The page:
This might sound like a trivial question. But since am starting out with my research in an area that is entirely new to me, I would really appreciate it if someone could kindly elucidate what Soft truth values mean.

I came across this in the context of PSL(Probabilistic Soft Logic). This paper stated that;

PSL uses first order logic rules as a template language for graphical models over random variables with soft truth values from the interval [0,1].

Any clarifications in this regard will be much appreciated.


The question is quite broad, so my answer will also probably be broad.

Traditional logic is Boolean, in the sense that every sentence evaluates to either true or false.

However, there are many contexts in which satisfaction is not Boolean. Examples of this include probabilistic reasoning (captured by PSL that you mentioned), fuzzy logic, quantitative reasoning, knowledge, belief, and trust representations, and many more.

In many such contexts, "truth" is defined as e.g., a value in $[0,1]$, and this is sometimes referred to as "soft truth values". The interpretation of such values can differ according to the usage. For example, a sentence with truth value $2/3$ can mean "the sentence is true with probability $2/3$" (i.e. it is true in $2/3$ of the models), or it could mean "the belief level I have in this sentence is $2/3$" (for some well defined concept of belief).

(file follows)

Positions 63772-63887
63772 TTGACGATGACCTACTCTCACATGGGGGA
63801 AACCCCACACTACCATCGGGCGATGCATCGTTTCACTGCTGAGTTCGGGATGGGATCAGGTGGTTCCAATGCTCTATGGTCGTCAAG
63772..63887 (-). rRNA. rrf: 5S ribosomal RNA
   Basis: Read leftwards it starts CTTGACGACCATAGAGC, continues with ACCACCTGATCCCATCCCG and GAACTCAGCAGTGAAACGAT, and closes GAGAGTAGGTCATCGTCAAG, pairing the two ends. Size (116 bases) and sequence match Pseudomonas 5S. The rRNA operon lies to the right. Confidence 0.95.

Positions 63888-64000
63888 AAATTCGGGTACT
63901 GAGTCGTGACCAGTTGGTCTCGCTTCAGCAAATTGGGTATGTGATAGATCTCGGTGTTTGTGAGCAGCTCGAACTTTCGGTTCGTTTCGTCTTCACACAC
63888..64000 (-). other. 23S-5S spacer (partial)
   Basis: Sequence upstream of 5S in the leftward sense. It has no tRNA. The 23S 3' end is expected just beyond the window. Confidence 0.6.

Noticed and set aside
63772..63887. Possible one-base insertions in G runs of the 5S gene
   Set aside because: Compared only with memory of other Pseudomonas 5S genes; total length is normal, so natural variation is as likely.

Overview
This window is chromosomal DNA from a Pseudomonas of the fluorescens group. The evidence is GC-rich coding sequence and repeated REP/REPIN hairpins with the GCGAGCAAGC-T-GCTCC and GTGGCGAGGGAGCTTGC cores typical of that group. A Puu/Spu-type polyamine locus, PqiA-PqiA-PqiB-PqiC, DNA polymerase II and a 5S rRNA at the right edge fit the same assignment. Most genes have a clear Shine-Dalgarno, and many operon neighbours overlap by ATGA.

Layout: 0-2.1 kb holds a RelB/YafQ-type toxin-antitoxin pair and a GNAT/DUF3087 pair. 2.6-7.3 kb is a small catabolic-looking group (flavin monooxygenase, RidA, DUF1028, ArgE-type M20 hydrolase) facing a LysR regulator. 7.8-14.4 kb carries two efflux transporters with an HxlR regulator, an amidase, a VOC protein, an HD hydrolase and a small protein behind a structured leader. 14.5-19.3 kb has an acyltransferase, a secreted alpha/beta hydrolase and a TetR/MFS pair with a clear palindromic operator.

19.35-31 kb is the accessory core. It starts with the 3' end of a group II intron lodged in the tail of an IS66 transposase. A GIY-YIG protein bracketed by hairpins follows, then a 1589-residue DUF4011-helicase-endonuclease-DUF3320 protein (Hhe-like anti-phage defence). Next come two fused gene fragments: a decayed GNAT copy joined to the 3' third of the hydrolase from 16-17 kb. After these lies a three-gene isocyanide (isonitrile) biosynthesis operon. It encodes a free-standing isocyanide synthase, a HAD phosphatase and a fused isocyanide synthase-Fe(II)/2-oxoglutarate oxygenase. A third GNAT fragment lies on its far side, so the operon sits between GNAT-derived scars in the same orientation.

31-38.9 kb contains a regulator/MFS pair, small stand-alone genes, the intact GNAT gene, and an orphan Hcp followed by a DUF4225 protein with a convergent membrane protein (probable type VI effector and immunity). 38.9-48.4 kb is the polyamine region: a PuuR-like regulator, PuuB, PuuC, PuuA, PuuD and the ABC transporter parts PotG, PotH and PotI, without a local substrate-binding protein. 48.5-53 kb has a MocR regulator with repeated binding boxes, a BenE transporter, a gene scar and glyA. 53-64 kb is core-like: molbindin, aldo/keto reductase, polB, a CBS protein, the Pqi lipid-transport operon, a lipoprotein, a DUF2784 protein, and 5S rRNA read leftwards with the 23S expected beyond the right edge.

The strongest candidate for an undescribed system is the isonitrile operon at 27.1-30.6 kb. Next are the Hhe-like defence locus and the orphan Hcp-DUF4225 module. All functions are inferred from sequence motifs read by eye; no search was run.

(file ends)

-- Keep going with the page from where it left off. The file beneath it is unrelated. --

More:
Or it could mean something like $2/3$ of the agents in this multiple agent system think the sentence is true (which is used to represent e.g. voting scenarios).

For some self-propaganda, I have some work on the topic of quantitative reasoning in temporal logic which you can use as a starting reference.

  • $\begingroup$ Hi Shaull, Thanks for responding. It is indeed helpful. I'll refer to the links you've shared $\endgroup$ – Nayantara Jeyaraj Sep 21 '18 at 15:07

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